A sweet and savory dessert, this dish blends two old-fashioned favorites into one- the Pumpkin Mincemeat Pie. Revive a classic, with this classic hybrid dessert baked in a golden, flaky pie crust.
Well this week has been chock full of deliciousness. Today will be no different, but sadly our PumpkinWeek journey for 2018 is coming to a close.
Nothing would be more fitting though than a hearty pie- one of the best ways to enjoy pumpkin & an essential Fall dessert.
In typical 4 Sons fashion, we chose to combine two of our favorite classics into one ultimate, to-die-for dessert- Pumpkin Mincemeat Pie.
Unlike pumpkin pie, mincemeat pie isn’t necessarily what you’d think, just hearing the name. Up until a year or two ago, I thought it was just how people in Great Britain refered to ground beef.
And while that’s true, too, it’s not typically what we refer to as mincemeat at large, especially in the Fall when it’s pumpkin season and the holidays are coming. It also has a long, fascinating history.
Mincemeat, as I’m referring to it in this post- is typically a mixture of chopped meat (traditionally mutton or beef- I’ll stick with the beef version, thanks!), spices, dried fruit such as apples, and sometimes nuts- that had all been steeped in brandy, making for an interesting sauce and flavor combination.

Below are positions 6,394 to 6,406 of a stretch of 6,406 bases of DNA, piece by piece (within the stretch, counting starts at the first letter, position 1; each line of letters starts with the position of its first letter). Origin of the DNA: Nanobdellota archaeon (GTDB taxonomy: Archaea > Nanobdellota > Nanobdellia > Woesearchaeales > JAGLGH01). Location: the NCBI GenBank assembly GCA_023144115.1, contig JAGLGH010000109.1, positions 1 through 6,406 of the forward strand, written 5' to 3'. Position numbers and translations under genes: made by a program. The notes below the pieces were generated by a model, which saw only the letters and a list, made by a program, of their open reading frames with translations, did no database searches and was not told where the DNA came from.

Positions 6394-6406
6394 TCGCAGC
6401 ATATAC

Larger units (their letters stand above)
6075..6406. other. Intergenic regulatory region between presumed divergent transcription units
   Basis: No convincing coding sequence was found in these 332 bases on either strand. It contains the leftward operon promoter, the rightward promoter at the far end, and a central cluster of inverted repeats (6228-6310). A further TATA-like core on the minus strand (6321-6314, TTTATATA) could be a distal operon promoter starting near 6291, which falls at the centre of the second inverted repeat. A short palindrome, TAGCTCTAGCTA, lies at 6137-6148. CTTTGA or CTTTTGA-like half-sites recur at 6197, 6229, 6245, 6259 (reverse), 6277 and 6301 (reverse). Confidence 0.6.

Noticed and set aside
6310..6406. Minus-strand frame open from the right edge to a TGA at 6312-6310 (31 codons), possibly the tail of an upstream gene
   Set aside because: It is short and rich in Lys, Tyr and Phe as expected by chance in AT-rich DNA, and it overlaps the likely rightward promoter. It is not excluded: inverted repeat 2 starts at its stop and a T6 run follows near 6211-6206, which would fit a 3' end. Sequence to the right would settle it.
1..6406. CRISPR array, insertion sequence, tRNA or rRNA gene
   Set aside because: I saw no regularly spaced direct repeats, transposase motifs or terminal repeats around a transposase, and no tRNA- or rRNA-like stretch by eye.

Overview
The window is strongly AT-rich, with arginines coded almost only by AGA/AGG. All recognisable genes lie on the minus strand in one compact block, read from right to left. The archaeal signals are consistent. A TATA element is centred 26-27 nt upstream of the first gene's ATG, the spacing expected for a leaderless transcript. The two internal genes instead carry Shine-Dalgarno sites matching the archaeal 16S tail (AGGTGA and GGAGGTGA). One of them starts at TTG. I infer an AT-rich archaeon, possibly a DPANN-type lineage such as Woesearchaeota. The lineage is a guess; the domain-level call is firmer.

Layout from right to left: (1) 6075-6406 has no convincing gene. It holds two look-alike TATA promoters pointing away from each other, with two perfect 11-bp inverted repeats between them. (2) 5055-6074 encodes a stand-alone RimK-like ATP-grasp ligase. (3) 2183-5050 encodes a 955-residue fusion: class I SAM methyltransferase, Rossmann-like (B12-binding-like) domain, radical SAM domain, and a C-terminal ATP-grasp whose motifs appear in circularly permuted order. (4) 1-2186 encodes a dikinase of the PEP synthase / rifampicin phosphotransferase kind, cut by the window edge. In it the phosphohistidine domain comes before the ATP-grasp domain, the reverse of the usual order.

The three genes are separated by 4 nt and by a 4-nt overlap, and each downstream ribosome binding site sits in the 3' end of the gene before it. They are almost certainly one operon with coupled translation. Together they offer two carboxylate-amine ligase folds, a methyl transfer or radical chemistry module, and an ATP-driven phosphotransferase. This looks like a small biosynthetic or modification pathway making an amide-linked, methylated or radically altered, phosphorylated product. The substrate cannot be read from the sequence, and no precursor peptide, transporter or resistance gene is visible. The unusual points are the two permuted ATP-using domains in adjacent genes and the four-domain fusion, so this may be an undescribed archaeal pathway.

As time went on, possibly as times got tougher, the actual meat was gradually taken out and replaced with beef suet- which is usually what you’ll find on store shelves today.
The pie also evolved itself over the years, and many years it was too!
Mincemeat Pie, in one for or another, has been around since Medieval times. Crusaders coming back from war in the Holy Land, brought back a variety of previously un-experienced Oriental spices with them.
The big 3 being cloves, cinnamon, and nutmeg. These were incorporated (as a symbol of the three gifts given by the wise men) into people’s Christmas pies. Hence, where it got (and keeps) it’s holiday connection.
Over the years, as the meatiness of the dish dwindled away, it was partly also because of modern innovation. Back in the day, sugar was a known alternative to preserve meat, as opposed to just salting or smoking it.
Making mincemeat pie an ideal way to stretch the family budget when meat could be hard to come by or afford. Especially when you consider the prepared mince not used in that night’s pie could be poured into jars, sealed, and stored for months.
It was practical and affordable, especially considering it used several Winter-centric seasonal ingredients and combined them all in one savory supper.
As meat became more readily available, especially here in the states where the pie originally made it’s way over with English immigrants, it became less a necessity, and more of an enjoyed tradition for the Holidays.
While it’s still a tradition seen in the Northeast, it’s not as well known elsewhere, and has all but disappeared from younger generations completely. But why? Precisely because of the evolution it underwent.